Interesting it was. But sad too. For a merry cemetery it has its share of sad stories. One headstone depicted the death of a ten-year old boy struck by a train while he was out playing. Another of a young man who died at work. When it comes down to it, none of the epitaphs I saw actually made light of the gravity of the situation (except the one about the mother-in-law), and one could feel the human loss in each poem. I wished them well, those poor souls. As I read those few stanzas above each grave I almost felt I’d known the person and, in light of our respective positions, appreciated my own life that much more.
It was nearly 5pm and getting dark when we left Săpânţa. It had been an unforgettable Maramureș tour, but there was one more ‘sight’. Dinner.
The place we were going to was a Trout farm, slash Inn, slash Restaurant located in a commune called Mara. As far as I was concerned we couldn’t get there soon enough. We eventually found the place. It was nestled at the bottom of a dark, sloping forest and overlooked a pond. The air was crisp and fresh. We could hear a waterfall in the background. From the outside it looked like a medieval Inn near an old water mill. I felt as though we may as well have arrived on horseback. Inside it was deliciously warm. The wooden walls and furniture gave the small room a welcoming atmosphere. The servers wore long traditional dresses. When one of them came to take our order and I asked for a cheese and slanina platter in addition to our trout specials she looked at me and said “Mai, oameni buni…” Which literally means, “Hey now, good people,” and which actually means, “Whoa, relax with your crazy appetite.” Okay, so apparently the portions were big. I appreciated the honesty and told her to scratch that.
I’ll say two things about the meal. The first was that it was delicious, starting with the ridiculously good home-made bread, the fresh and crispy cornmeal-breaded trout, the rustic mamaliga, right down to the mujdei. The second is that not a word was spoken throughout.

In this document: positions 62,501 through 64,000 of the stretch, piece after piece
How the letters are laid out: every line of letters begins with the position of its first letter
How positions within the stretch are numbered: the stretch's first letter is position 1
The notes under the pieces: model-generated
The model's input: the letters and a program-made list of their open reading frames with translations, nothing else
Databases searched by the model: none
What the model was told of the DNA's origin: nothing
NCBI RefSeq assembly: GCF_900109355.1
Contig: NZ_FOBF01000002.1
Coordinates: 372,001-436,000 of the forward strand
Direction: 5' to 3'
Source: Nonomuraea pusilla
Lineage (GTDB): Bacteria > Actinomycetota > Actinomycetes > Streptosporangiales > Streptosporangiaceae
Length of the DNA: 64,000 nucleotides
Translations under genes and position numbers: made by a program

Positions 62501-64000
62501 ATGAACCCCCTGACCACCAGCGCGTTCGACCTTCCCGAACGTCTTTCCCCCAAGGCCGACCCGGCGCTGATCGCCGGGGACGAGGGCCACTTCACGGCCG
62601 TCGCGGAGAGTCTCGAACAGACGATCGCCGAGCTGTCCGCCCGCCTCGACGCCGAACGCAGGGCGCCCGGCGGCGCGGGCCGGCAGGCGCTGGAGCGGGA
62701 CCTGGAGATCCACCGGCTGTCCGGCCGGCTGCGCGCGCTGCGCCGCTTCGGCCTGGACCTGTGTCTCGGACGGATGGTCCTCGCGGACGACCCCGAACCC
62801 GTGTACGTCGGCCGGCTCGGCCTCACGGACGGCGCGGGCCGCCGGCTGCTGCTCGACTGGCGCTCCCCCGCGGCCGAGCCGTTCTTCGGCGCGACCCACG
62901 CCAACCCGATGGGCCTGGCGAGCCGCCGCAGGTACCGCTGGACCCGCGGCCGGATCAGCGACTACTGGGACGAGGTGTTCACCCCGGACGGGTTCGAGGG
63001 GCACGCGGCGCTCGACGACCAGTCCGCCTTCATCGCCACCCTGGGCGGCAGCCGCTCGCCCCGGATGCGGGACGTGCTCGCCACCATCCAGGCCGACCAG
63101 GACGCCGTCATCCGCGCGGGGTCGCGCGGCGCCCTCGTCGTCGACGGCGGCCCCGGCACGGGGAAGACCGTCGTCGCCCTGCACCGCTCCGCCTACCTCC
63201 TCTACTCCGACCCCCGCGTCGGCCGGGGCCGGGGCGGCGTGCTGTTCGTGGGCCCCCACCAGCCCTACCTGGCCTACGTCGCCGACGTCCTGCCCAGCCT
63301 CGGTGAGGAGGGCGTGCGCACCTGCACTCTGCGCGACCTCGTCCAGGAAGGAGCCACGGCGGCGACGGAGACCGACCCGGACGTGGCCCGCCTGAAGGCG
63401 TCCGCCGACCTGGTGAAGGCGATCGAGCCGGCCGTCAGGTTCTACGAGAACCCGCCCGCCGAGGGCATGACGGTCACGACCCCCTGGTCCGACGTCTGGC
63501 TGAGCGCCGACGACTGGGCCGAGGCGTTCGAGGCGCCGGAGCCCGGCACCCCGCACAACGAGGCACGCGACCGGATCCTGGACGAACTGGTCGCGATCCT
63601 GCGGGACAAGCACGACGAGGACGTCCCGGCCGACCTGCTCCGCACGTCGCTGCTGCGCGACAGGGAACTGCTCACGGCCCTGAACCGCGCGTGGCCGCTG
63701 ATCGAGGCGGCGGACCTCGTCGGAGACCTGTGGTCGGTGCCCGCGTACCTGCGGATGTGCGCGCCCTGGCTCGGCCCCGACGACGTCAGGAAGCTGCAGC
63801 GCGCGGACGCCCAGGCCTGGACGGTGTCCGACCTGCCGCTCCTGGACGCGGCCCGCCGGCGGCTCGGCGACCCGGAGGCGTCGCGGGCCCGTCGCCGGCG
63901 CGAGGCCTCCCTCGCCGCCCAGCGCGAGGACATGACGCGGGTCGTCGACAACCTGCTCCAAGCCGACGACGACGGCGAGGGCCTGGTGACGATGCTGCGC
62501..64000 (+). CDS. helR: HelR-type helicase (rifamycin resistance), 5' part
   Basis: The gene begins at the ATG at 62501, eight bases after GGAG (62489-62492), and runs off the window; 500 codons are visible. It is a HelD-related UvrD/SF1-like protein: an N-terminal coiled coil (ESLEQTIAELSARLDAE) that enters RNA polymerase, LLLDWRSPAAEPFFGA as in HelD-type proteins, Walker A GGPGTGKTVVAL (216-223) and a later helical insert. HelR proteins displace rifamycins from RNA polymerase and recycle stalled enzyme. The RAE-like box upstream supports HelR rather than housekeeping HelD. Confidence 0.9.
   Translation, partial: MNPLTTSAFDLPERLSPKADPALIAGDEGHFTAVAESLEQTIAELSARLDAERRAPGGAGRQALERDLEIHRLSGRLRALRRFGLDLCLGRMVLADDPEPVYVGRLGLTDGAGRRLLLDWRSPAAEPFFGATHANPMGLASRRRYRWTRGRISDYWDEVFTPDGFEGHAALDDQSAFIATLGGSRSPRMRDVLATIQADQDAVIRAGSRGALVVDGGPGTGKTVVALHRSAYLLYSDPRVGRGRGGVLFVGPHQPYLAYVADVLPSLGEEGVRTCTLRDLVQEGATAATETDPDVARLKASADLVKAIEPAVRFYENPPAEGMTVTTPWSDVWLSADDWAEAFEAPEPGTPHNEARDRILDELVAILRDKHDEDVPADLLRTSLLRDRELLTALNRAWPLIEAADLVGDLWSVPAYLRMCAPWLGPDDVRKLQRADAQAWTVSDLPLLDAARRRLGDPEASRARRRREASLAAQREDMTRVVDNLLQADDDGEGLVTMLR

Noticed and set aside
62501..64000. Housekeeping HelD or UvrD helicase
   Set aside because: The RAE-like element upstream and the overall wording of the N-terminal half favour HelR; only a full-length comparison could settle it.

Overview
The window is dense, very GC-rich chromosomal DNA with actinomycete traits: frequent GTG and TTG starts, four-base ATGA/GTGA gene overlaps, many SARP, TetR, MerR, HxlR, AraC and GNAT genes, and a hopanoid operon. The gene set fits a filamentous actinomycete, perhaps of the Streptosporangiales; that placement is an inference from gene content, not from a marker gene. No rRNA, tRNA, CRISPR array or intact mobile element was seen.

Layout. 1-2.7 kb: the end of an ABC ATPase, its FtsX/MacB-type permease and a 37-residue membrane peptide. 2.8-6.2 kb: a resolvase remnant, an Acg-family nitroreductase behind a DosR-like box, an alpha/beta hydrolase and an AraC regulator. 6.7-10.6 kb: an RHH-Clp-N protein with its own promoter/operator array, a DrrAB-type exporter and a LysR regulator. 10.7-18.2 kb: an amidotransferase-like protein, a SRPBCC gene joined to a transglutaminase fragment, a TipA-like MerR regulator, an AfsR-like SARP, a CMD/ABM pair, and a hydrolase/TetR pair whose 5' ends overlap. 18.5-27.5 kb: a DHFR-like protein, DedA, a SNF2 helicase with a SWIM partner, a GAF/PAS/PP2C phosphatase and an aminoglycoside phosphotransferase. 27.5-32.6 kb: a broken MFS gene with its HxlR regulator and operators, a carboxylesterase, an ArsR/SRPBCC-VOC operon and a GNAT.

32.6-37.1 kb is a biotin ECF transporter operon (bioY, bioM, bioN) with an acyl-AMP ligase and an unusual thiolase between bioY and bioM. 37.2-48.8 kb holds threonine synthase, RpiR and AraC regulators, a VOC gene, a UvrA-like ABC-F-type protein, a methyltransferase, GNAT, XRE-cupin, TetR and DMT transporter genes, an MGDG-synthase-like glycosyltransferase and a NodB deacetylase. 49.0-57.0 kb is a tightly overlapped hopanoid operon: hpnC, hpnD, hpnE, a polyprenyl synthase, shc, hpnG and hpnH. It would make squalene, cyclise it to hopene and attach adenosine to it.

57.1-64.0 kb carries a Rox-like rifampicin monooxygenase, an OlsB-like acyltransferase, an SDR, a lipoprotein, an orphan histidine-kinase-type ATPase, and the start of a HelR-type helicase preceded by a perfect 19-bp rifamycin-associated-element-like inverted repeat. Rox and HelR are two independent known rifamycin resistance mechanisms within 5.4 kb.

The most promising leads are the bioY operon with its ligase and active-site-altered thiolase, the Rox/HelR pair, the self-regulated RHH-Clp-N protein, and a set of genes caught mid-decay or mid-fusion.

The server was right. There was no space for anything else. I couldn’t even finish the beer. We left the Alex Happy Fish Trout Farm (Pastravaria Alex – Happy Fish) dreaming of soft pillows and horizontal resting positions. But it was only a dream. After a multi stage, multi location night of drinking we finally got home at 6am.
On the ride back to Cluj on Sunday evening (last Sunday) I couldn’t help thinking some of the simplest things, like talking, eating, drinking, and being around people, can far outdo the experiences we’re supposed to think we like best: watching movies, going to amusement parks, watching sports, clubbing, shopping, and the rest. There’s a time and a place for all those, I’m not knockin’ em, but they’re never the *precious moments*. Not one of those experiences can add up to the feeling that you’re truly home. In Canada, it was the precious moments I missed, but this is why I love Romania, because it’s full of them.
By Matt Sampalean, Guest Writer
Matt was born in Romania and grew up in a world of ration cards and clandestine Radio Free Europe broadcasts. He emigrated with his parents to Toronto, Canada in 1991 where he spent twenty years before returning to Romania as co-founder of a technology startup. When he’s not working he blogs about his experiences as a person with ‘bipolar nationality disorder’. The views expressed are his own and do not necessarily reflect those of Romania -Insider.com.